DC Comics and Sgt. Rock

Kubert served as DC Comics' director of publications from 1967-76, when he left to found the Joe Kubert School of Cartoon and Graphic Art in Dover, New Jersey. During his time with DC, Kubert initiated titles based on such Edgar Rice Burroughs properties as Tarzan and Korak. His own work on Tarzan has been collected by Dark Horse Comics in a hardcover book series, Much more about DC career TK.

In 2006, Kubert wrote and drew "Sgt. Rock: The Prophecy", a six-issue miniseries.

Yaakov and Yosef

Kubert wrote and drew a collection of faith-based comic strips beginning in the late 1980s for Tzivos Hashem, the Lubavitch children's organization, and Moshiach Times magazine. The stories, "The Adventures of Yaakov and Yosef", were based on biblical references, but were not Bible stories. Many were based on stories of Chabad-Lubavitch Rebbes and disciples.[2]

Later career

As of the mid-2000s, Kubert is the artist for PS Magazine, a U.S. military magazine, with comic-book elements, that stresses the importance of preventive maintenance of vehicles, arms, and other ordnance. (The name derives from its being a "postscript" to other, related publications.)

Kubert has drawn graphic novels, including Yossel: April 19, 1943 (2003) and Fax from Sarajevo (1996), the latter initially released as a 207-page hardcover book[3] and two years later as a 224-page trade paperback.[4] The non-fiction book originated as a series of faxes from European comics agent Ervin Rustemagić during the Serbian siege of Sarajevo. Rustemagić and his family, whose home and possessions in suburban Dobrinja were destroyed, spent two-and-a-half years in a ruined building, communicating with the outside world via fax when they could. Friend and client Kubert was one recipient. Collaborating long-distance, they collected Rustemagić's account of life during wartime, with Kubert and editor Bob Cooper turning the raw faxes into a somber comics tale.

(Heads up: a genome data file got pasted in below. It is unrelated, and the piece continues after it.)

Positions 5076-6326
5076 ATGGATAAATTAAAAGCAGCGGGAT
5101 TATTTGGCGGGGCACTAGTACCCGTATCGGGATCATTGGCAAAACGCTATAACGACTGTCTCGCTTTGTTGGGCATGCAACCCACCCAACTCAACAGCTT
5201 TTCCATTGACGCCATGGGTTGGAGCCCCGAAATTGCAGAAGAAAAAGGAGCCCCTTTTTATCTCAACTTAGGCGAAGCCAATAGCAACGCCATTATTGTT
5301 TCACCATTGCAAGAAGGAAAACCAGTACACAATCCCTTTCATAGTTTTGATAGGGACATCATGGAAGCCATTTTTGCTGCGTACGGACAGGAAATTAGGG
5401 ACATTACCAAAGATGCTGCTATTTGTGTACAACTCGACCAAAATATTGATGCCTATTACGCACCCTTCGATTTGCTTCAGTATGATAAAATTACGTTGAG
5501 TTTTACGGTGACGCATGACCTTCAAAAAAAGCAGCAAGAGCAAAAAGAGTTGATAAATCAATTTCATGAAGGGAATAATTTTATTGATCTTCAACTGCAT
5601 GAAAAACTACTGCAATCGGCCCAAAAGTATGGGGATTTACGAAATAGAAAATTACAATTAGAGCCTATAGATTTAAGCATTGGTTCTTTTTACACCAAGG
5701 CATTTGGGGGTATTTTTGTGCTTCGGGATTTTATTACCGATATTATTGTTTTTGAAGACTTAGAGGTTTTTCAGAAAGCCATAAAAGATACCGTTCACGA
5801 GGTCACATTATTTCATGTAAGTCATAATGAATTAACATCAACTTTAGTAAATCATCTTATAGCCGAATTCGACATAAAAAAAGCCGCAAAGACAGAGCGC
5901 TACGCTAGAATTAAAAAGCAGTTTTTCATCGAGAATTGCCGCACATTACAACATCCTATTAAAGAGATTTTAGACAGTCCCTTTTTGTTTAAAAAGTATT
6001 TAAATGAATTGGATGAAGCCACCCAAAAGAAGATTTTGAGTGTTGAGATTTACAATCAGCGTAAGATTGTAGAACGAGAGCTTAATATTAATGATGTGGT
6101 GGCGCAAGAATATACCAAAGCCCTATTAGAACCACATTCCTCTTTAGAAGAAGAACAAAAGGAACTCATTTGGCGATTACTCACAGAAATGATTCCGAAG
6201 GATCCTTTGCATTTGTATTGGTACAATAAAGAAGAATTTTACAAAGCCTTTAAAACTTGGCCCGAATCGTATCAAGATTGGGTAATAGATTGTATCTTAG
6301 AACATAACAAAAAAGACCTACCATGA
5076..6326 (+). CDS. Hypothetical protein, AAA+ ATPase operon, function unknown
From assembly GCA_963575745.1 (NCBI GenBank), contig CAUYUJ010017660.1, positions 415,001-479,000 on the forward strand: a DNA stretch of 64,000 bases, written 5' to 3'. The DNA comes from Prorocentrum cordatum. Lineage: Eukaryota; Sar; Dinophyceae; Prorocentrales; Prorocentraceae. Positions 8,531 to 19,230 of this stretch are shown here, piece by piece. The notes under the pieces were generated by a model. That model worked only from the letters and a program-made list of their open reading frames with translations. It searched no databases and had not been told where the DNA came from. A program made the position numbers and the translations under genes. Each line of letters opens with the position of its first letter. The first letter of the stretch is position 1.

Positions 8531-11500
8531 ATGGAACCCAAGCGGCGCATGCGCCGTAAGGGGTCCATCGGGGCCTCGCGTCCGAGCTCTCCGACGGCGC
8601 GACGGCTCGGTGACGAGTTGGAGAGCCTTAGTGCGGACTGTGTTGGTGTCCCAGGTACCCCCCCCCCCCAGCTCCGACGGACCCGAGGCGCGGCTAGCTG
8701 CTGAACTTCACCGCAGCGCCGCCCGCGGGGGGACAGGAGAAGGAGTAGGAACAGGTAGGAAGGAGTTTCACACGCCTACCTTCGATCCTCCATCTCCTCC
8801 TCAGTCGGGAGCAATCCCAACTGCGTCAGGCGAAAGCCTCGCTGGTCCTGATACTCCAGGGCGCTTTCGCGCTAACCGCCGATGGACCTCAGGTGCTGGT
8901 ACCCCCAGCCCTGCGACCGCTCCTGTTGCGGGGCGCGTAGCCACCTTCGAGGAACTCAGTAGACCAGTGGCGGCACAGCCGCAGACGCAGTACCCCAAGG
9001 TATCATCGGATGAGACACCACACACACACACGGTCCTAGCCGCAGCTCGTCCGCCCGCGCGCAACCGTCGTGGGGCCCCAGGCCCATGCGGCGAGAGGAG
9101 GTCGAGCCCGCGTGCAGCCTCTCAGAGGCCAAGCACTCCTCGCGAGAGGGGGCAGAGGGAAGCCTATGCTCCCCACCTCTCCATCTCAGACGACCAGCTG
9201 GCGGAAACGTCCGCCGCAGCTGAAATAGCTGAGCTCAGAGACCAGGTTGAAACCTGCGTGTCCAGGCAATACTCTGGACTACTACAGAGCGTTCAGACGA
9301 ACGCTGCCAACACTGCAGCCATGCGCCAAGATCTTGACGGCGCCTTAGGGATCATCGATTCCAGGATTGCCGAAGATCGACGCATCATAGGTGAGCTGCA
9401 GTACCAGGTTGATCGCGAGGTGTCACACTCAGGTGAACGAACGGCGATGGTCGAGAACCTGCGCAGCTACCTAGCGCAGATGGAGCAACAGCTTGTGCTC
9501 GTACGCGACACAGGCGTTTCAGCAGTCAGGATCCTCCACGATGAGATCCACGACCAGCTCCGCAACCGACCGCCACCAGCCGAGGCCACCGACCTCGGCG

Kubert's several awards and nominations include:

  • the 1962 Alley Award for Best Single Comic Book Cover (The Brave and the Bold #42)
  • a 1963 write-in Alley Award for "Artist Preferred on Sea Devils
  • a special 1969 Alley Award "for the cinematic storytelling techniques and the exciting and dramatic style he has brought to the field of comic art"
  • 1974 and 1980 National Cartoonists Society Awards for best Story Comic Book, plus a 1997 nomination for Best Comic Book.
  • The 1997 Eisner Award for "Best Graphic Album: New", for Fax from Sarajevo
  • The 1997 Harvey Award for "Best Graphic Album of Original Work," for Fax from Sarajevo

Kubert was also a formally named finalist for induction into the Jack Kirby Hall of Fame in 1990, 1991, and 1992, and was inducted in 1997.


Footnotes and References

  1. Universo HQ: Joe Kubert interview (circa 2001)
  2. Chabad.org: Kids Zone - Bookshelf - Comics
  3. Dark Horse Comics (November 1996), ISBN 1-56971-143-7
  4. Dark Horse Comics (October 1998) ISBN 1-56971-346-4


  • No special notes.


  • No trivia.

See Also

Work History

Official Website

  • None.

Links and References